This is considered the trump card and shouldn't be used unless you've completely exhausted your means. 

SIMILAR ARTICLES & IDEAS:

Don’t try to fix the difficult person

Accept them exactly as they are. 

Accept that they are unable to change, at least at this point in time. Unless you see real change — proof that this person is making an effort&nb...

Be present and direct

Try to avoid getting into a fight-or-flight response, which inevitably leads to becoming defensive

  • Be direct and assertive when you express yourself. 
  • Stay focused on how you respond. 
  • Know when the discussion or argument has accelerated to the point of no return. If it gets to this point, stop the interaction, and leave the conversation.
Encourage difficult people to express themselves

Let them fully state their point of view about the issue/conflict/problem without interruption. What do they feel people misunderstand about them? What do they want or expect from others? 

The idea is to remain as neutral as possible. Just listening may be enough to allow someone to feel like they have the opportunity to say what’s on their mind. 

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Develop Your Self-awareness
  • Learn to manage your own emotions. 
  • Practice noticing your feelings, thoughts, and behavior--your triggers. Document things as they com...
Be Assertive and Set Boundaries

An assertive person takes full responsibility for herself and her actions. 

  • Seek self-control, be fair and reasonable, take on the part of the problem that belongs to you, and keep the rest of the problem where it belongs--with the difficult person.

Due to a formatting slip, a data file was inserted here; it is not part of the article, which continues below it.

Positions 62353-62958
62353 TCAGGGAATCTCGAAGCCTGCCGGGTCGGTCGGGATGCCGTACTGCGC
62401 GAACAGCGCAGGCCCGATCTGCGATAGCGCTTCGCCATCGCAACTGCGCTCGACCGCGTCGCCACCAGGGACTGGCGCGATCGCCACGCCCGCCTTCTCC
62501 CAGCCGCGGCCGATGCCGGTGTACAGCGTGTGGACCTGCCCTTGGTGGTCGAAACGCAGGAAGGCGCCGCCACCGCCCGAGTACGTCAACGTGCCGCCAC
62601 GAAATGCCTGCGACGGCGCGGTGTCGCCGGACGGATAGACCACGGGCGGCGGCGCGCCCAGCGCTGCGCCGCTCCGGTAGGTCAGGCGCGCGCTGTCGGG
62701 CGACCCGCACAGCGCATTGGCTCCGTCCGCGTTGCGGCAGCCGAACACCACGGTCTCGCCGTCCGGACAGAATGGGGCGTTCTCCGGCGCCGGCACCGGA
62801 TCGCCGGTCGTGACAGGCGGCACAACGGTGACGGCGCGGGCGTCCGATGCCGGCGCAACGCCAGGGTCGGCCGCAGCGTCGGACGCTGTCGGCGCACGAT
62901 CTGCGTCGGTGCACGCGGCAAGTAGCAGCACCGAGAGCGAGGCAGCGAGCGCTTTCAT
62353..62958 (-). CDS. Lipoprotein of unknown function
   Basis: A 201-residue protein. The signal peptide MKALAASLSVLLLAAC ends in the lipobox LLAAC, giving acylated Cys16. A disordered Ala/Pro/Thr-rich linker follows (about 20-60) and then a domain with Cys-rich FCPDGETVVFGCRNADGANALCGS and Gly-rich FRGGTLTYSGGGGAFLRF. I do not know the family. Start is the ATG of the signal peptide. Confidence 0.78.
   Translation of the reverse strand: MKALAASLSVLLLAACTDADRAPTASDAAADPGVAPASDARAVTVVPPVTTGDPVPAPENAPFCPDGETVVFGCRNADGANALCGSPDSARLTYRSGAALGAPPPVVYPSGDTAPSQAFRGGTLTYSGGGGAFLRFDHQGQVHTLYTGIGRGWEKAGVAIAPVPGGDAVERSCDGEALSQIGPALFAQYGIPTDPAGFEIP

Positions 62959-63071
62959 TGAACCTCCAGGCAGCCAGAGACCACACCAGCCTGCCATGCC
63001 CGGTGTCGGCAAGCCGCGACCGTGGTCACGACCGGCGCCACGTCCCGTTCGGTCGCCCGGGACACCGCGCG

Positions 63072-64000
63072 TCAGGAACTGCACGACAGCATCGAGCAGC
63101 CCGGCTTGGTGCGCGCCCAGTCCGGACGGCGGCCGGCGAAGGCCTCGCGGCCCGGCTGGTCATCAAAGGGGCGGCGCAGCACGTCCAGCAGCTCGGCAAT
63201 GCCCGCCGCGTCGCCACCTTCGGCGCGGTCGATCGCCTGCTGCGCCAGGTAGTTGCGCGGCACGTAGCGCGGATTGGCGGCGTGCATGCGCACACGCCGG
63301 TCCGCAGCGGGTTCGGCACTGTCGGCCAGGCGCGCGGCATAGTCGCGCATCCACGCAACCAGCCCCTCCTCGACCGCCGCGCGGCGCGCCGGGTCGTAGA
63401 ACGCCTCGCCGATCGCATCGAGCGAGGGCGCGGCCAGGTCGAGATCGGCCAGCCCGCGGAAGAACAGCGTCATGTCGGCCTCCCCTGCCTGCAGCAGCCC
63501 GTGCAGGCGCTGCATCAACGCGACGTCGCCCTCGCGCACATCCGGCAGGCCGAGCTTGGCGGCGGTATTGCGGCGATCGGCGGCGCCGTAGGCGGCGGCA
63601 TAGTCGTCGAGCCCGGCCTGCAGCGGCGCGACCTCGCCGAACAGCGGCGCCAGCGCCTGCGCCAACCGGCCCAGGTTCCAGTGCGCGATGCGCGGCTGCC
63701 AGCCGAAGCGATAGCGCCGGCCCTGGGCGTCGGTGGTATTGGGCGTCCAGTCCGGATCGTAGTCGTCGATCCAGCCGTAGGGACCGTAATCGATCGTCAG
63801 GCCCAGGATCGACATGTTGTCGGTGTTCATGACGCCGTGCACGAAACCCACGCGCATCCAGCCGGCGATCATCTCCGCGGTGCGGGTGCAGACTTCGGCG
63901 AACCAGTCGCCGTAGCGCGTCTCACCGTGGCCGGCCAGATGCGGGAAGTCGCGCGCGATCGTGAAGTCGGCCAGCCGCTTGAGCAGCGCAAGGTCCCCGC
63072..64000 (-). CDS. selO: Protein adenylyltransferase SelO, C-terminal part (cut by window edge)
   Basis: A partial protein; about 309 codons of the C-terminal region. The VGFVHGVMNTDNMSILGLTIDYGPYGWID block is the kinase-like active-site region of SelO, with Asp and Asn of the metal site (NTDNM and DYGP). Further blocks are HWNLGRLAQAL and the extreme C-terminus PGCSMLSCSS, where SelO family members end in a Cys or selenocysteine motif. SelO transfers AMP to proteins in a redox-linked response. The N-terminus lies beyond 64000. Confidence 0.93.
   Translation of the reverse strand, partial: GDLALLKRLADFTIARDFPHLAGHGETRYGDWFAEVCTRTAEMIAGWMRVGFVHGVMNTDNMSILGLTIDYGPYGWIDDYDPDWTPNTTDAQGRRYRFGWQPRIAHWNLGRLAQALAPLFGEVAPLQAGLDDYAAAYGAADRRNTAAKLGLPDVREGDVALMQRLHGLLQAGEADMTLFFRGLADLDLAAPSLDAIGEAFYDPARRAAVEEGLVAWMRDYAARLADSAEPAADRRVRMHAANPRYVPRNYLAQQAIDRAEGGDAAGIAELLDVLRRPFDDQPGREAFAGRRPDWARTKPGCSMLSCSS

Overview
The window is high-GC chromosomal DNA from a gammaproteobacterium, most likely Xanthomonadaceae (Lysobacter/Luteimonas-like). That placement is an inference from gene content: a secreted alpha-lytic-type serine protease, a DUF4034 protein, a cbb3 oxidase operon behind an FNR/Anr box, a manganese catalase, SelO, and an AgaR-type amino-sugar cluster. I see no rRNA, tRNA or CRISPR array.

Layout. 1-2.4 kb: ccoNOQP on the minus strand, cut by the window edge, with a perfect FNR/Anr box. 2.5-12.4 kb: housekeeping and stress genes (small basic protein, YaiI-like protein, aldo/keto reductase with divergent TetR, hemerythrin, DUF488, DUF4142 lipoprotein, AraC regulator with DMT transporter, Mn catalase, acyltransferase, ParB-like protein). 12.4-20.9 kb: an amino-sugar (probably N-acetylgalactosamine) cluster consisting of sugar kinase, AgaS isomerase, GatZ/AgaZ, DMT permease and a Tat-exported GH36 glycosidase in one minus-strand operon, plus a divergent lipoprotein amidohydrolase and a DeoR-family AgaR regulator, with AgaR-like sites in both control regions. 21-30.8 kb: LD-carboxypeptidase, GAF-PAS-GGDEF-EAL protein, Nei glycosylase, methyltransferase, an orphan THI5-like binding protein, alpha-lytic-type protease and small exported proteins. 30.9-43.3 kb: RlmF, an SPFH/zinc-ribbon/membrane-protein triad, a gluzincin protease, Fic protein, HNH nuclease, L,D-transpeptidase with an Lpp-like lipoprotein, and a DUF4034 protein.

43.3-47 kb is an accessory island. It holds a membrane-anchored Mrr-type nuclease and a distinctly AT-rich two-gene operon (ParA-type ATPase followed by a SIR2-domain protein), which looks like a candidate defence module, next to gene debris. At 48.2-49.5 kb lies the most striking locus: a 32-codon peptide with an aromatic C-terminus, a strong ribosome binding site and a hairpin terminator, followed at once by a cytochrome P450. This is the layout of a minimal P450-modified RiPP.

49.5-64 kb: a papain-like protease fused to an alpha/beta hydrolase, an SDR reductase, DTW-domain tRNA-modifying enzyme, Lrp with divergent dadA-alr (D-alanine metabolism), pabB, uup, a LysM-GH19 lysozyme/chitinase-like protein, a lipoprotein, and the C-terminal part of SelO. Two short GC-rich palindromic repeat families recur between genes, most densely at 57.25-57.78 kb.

• Set limits and stand up for yourself so others won't take advantage. 
  • Use "I" statements, not "you" statements (these tend to lead to attack and blame).
Listen
  • Give the difficult person a chance to finish without interrupting. 
  • Ask clarifying questions if confused, and use paraphrasing and mirroring to check the accuracy of hearing.
  • Acknowledge the other person's feelings. So, if the other person is angry, say, "You must be feeling very frustrated..."

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Identifying Difficult People
  • The Perfectionist. If you are looking for quick results, perfectionists can be a source of frustration.
  • Control freaks. When you want to do th...
Identifying the Issue

Turn the situation inward and analyze your triggers and reactions to these situations. 

  • How do you react to a difficult person in your life?
  • How does your difficult person react to your reactions?
  • If the other person is the problem, are you growing unhealthy actions and reactions in response to him or her?
  • Are you the difficult person driving others to reactive behavior?
  • How do others react to your actions and responses?